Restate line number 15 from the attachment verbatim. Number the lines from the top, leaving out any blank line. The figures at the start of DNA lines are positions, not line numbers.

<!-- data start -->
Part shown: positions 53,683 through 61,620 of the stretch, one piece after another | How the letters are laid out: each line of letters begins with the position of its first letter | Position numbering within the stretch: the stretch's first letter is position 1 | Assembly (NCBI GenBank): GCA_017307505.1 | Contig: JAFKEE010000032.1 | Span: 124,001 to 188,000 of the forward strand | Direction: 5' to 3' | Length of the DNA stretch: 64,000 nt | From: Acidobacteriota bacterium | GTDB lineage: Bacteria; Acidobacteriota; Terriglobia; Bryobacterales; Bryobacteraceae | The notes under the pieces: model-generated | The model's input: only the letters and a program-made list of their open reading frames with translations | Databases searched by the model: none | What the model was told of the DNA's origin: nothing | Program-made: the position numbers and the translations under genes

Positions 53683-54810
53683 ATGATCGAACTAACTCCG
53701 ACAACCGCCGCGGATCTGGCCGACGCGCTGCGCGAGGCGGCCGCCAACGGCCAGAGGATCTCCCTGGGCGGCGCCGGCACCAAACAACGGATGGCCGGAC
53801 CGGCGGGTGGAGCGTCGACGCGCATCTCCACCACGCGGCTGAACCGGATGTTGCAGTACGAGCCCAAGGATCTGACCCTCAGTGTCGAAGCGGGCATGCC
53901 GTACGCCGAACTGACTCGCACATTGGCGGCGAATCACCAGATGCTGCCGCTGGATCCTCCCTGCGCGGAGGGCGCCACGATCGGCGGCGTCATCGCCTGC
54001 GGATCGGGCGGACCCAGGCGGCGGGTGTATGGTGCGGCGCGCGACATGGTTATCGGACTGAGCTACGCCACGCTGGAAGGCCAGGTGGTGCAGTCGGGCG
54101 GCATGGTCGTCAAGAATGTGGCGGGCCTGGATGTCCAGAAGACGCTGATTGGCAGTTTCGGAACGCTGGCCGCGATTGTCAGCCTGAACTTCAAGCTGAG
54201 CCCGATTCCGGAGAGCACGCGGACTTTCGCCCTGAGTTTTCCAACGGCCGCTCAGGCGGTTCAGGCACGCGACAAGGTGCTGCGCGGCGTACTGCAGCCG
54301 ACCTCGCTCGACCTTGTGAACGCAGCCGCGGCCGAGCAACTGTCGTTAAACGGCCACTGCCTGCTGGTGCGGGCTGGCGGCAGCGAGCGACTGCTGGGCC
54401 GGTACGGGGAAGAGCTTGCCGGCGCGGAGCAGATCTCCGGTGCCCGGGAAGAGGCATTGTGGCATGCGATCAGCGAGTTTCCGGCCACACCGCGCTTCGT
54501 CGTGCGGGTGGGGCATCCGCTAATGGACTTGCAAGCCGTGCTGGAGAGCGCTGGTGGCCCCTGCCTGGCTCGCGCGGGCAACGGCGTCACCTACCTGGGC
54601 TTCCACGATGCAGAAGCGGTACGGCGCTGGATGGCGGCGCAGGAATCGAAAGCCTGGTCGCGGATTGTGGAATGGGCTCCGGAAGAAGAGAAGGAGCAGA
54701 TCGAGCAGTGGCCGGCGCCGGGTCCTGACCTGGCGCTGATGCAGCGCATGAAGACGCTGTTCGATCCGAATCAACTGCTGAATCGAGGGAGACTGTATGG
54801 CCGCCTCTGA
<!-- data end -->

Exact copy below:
54801 CCGCCTCTGA